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Twenty-year vision for Devonport

Twenty-year vision for Devonport is for all to see

December 15, 2005

A master plan for the development of Devonport village is now up for public debate after getting the thumbs up from North Shore City Council.

The draft Devonport master plan, developed from Sills van Bohemen Architecture's winning Devonport urban design competition entry, was presented to the council's strategic management committee in November.

"We were impressed by the content of the master plan, which gives us a 10 to 20-year vision to guide the development of the centre of Devonport," says committee chairman, Gary Holmes.

"The master plan will assist with the co-ordination of future capital works in the area and will be on display from the end of December until late in February at the Devonport library.

"Knowing how enthusiastic the community is about the village, we look forward to receiving many comments," says Councillor Holmes.

The master plan for the historic core of North Shore City focuses on co-ordinated development around three particular areas of Marine Square, Bartley Square and Victoria Rd.

The master plan suggests changes to Marine Square to make the maritime gateway to Devonport more pleasant, emphasising the view of the Esplanade Hotel and creating a public outdoor wharf with shelter, views and sunlight that forms a direct connection from Victoria Rd to the ferry.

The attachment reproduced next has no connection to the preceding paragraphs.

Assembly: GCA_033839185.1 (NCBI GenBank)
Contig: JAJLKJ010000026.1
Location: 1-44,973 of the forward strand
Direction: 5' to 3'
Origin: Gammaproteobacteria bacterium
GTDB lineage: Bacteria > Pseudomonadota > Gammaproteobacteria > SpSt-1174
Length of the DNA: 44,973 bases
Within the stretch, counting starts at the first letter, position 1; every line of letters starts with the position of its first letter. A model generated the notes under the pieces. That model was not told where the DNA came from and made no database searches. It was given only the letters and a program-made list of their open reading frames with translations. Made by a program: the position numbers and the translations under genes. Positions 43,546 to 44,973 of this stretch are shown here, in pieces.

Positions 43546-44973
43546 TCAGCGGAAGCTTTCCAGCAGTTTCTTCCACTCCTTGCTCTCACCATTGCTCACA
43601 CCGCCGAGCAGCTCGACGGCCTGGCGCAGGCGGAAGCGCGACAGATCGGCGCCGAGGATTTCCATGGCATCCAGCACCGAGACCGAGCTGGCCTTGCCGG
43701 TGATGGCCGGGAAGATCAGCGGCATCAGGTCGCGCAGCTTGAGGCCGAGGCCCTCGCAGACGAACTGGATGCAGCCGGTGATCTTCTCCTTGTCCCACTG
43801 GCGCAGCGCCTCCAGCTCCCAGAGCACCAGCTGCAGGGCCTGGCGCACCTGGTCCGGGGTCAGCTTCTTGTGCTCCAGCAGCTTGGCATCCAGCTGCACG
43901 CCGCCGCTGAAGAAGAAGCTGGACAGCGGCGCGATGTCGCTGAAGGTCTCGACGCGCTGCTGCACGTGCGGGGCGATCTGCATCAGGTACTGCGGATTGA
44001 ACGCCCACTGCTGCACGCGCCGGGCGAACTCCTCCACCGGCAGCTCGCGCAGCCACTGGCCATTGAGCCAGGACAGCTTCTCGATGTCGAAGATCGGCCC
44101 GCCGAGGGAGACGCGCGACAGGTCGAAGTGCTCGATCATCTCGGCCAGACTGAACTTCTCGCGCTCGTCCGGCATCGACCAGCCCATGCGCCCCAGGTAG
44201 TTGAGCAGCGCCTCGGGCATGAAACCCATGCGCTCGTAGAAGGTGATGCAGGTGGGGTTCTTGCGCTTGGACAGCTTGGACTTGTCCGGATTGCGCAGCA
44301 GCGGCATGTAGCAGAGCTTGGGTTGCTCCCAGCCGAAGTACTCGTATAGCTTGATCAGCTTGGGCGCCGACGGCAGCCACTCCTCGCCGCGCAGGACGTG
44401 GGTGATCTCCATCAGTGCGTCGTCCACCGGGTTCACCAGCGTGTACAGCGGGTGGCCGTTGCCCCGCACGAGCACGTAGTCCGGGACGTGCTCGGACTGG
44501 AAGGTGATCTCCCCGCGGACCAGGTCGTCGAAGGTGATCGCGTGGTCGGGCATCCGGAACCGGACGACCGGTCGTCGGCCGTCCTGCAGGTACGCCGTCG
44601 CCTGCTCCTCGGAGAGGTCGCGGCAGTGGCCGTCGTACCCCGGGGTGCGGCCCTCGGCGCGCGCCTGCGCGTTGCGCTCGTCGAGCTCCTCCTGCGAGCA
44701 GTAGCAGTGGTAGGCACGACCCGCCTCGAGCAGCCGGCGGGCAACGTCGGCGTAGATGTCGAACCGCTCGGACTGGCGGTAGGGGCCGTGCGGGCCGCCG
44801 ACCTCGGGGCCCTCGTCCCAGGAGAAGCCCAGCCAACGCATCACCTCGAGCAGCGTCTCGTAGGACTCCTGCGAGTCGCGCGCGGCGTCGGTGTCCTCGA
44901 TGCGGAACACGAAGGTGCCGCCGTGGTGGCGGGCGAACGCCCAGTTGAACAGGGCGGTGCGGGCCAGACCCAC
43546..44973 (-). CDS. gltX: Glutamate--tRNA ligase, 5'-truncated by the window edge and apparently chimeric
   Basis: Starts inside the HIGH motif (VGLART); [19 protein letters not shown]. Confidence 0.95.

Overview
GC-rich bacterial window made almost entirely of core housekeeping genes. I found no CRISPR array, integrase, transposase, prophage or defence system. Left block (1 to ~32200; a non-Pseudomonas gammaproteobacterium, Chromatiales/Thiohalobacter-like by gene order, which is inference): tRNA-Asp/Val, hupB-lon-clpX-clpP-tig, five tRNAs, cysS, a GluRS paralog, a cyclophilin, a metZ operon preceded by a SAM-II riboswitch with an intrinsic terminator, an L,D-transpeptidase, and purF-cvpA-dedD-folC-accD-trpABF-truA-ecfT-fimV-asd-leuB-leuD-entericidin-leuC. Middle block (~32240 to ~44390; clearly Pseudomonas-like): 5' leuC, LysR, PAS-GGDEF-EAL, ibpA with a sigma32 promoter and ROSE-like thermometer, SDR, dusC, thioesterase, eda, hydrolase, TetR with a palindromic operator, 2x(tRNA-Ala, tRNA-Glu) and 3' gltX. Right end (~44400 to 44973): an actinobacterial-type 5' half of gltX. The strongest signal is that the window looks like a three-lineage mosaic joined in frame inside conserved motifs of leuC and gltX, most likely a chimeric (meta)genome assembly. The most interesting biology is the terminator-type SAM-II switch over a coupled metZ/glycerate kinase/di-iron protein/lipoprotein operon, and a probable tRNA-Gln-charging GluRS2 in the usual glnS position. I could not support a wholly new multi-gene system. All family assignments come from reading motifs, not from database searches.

Victoria Rd would have its existing palm avenue developed as a pedestrian promenade extending to Victoria Wharf and enlarging Windsor Reserve.

Clarence St and Bartley Square would be upgraded with new high-canopied trees and paving to allow for flexible use of the footpath for market day and other events.

North Shore City's urban design champion, Councillor Chris Darby, thinks the master plan is refreshingly understated.

"It honours Devonport's heritage foundations and provides a much needed platform for the urban renaissance of the village area," says the Devonport Community Board member and Stanley Bay resident.

"The architects have delivered a quality urban blueprint for Devonport's future. It creates engaging spaces, ensures connectivity and ease of movement, and lays another building block in Devonport's built heritage.

"The public realm within our town centres deserves convincing and innovative design unique to context as this provides. My role as urban design champion is city-wide but being a Devonport resident I'm keen to hear what people have to say about the plans for our centre," he says.

Devonport peninsula residents will receive a Devonport draft master plan consultation pamphlet at home and details of the draft master plan and an opportunity to make comments are also available on the council's website: www.northshorecity.govt.nz or by calling Actionline on 486 8600.

ENDS

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